PowerShell – Containment operators

PowerShell containment operators are used to verify whether the given value is available in the given input values. These operators always return the boolean value; True or False.

Below are the containment operators PowerShell provides, and these take 2 or more operands; left-side operands hold the input value and the right-side operand is for the value to verify in the input values. Similar to other comparison operators, these operators also take multiple operands as input values. The only difference is, these operators always return the value, True or False; even though we pass collections as input values.

-contains operator

This operator verifies whether any of the input values contains the value given in the right-hand side operand. As mentioned above, input values are left side of the operator, these can be multiple values, and the right-hand side value is the one we are going to verify in the left-side input values. Note that the comparison is not case-sensitive.

Here are some examples, of usage of this operator;

PS C:\> 1 -contains 1
True
PS C:\> "PowerShell" -contains "Shell"
False
PS C:\> "Power", "Shell" -contains "Shell"
True
PS C:\> "Boolean", "Bool" -contains "bool"
True
PS C:\> 11 -contains 1
False
PS C:\> 1, 2, 3 -contains 1
True

-notcontains operator

This operator exactly does the reverse of the above operator. That means, it returns the value True, when the given value does not exist in the input values. All other rules are the same as the above operator.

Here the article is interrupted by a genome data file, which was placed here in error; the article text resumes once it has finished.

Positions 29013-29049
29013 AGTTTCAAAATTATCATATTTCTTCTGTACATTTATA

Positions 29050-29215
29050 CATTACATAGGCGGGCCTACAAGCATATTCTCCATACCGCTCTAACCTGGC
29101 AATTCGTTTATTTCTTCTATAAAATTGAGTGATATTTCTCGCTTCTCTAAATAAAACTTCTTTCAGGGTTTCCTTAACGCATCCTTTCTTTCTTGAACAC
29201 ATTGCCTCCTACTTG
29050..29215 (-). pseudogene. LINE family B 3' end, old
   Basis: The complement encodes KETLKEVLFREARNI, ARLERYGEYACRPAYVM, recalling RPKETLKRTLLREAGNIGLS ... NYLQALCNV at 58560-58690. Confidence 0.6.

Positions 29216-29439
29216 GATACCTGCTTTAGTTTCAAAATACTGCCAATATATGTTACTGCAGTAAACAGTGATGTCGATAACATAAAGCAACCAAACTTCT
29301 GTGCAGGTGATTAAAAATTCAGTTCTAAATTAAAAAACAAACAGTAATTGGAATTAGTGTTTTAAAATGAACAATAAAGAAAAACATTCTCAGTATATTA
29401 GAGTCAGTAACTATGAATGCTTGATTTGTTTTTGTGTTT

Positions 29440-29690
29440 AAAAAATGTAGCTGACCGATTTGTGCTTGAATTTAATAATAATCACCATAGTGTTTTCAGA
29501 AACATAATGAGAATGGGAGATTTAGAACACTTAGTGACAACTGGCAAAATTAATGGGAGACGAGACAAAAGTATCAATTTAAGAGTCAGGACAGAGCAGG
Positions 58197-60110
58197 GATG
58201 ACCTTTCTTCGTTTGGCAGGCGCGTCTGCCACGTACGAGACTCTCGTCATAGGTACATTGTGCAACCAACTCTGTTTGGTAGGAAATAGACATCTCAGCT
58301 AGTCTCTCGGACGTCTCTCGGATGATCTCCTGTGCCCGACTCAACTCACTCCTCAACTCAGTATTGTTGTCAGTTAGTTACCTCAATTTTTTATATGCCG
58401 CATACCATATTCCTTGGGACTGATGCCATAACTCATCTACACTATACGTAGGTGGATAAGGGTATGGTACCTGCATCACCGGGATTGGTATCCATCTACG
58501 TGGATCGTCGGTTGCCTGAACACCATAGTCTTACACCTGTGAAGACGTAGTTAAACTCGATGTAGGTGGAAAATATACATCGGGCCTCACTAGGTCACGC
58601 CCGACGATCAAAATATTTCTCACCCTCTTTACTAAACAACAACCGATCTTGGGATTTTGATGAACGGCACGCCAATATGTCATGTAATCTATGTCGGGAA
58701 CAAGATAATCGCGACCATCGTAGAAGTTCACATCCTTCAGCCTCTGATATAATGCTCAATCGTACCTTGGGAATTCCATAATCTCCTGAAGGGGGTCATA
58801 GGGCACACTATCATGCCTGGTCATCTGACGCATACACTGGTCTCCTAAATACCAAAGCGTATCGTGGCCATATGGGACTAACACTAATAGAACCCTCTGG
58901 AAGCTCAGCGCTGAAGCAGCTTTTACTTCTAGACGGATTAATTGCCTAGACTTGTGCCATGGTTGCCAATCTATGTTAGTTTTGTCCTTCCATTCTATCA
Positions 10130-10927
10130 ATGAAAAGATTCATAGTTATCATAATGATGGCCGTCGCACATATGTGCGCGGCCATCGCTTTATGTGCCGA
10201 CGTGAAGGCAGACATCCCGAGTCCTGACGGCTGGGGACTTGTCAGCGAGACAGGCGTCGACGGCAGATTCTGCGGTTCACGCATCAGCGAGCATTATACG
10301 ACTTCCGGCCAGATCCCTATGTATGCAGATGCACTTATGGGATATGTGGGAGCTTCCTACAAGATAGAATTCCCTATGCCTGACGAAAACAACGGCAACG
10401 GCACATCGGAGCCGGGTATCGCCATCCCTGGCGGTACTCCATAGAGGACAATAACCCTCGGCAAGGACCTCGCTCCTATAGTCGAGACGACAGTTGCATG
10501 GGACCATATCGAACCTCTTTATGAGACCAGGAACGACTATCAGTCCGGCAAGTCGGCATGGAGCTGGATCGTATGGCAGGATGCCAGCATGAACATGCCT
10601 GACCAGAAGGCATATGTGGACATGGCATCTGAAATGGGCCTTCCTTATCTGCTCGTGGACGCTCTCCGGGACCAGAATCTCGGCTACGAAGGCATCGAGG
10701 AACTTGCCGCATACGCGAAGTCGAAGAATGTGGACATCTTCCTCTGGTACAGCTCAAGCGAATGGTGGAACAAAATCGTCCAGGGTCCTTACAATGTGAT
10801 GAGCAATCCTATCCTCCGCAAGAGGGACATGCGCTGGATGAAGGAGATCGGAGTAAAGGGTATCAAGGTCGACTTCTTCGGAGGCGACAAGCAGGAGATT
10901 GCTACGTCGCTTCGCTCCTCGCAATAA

Here are some examples of this operator;

PS C:\> 1 -notcontains 1
False
PS C:\> 111 -notcontains 111
False
PS C:\> "Python", "R" -notcontains "R"
False
PS C:\> 123 -notcontains 2
True

PowerShell provides below containment operators and which are similar to the operators we have discussed above. And these take 2 or more operands; the right-side operands are for the input values and the left-side operand is for the value to verify in the input values. As above, these operators also take multiple operands as input values; and these always return True or False; even though we pass collections as input values.

-in operator

This operator returns the value True if the left-side operand’s value exists in the set of input values provided through its’ right-side operand. Otherwise, it returns the value, False.

PS C:\> "Apple" -in ("Apple", "Cider", "Vinegar")
True

-notin operator

This operator returns the value False┬áif the left-side operand’s value exists in the set of input values provided through its’ right-side operand. Otherwise, it returns the value, True.

PS C:\> "Salad" -notin ("Fruit", "Salad")
False

[..] David

PowerShell – Containment operators

Leave a Reply

Your email address will not be published. Required fields are marked *

Scroll to top